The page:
Local government has called on the NSW Premier to undertake an urgent Parliamentary Inquiry into the management and cost of the 2008 local government elections.
President of the Local Government Association of NSW, Cr Genia McCaffery, said that a large number of NSW councils were extremely disappointed with the way in which the 2008 local elections were conducted.
“Ratepayers have to fork out millions of extra dollars for this year’s elections and we’re still waiting to find out why,” she said.
“Councils are still providing us with numerous examples of how the elections were poorly managed in their local areas – from unsecure ballot boxes, to problems with sharing returning officers, and lengthy delays in voting declaration.
“One polling booth in Gosford closed for two hours because ballot papers ran out, some postal vote ballot papers were received after the elections, and many other voters faced long delays because polling booths were understaffed – and these are just the tip of the iceberg.
Cr McCaffery said that election costs had skyrocketed this year and in many instances services had declined without any explanation from the State Government.
“Government must be accountable to its constituents, and while the state rightly demands transparency from local government, it has yet to submit its own operations to that level of accountability.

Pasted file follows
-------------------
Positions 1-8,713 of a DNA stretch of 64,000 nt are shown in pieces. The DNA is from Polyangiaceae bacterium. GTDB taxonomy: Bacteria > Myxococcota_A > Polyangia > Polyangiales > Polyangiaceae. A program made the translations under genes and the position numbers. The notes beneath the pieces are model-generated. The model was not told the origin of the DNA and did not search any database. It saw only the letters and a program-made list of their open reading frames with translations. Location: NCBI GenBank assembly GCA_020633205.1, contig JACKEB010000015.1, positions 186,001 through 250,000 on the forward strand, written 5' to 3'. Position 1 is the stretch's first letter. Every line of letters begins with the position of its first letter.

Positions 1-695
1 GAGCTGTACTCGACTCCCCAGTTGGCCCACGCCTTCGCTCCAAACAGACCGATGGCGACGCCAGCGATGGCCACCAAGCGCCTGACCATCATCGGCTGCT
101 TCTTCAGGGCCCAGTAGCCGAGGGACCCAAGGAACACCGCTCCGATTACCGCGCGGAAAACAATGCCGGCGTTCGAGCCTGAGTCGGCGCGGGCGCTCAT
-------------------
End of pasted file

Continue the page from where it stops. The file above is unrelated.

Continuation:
“We hope Premier Rees fulfils his commitment to transparency and undertakes a Parliamentary Inquiry into the elections, which will not only make the NSW Electoral Commission accountable on the same level as Local Government, but also show ratepayers exactly how their money was spent.”
President of the Shires Association, Cr Bruce Miller said that the associations were currently preparing a submission to the Electoral Commissioner that details problems experienced by voters.
“It’s also no secret that NSW councils are struggling financially, and it’s disappointing that an indication from the NSW Treasury under the previous Premier that councils under financial stress would be able to pay the costs over a two year period is not receiving support from the Department of Local Government and the Electoral Commissioner.
“We’re already facing a $7.8 billion infrastructure backlog, so how can we justify paying such outrageous costs while we are forced to put essential services and infrastructure on the backburner?
Comment below to have your say on this story.
If you have a news story or tip-off, get in touch at email@example.com.
Sign up to the Government News newsletter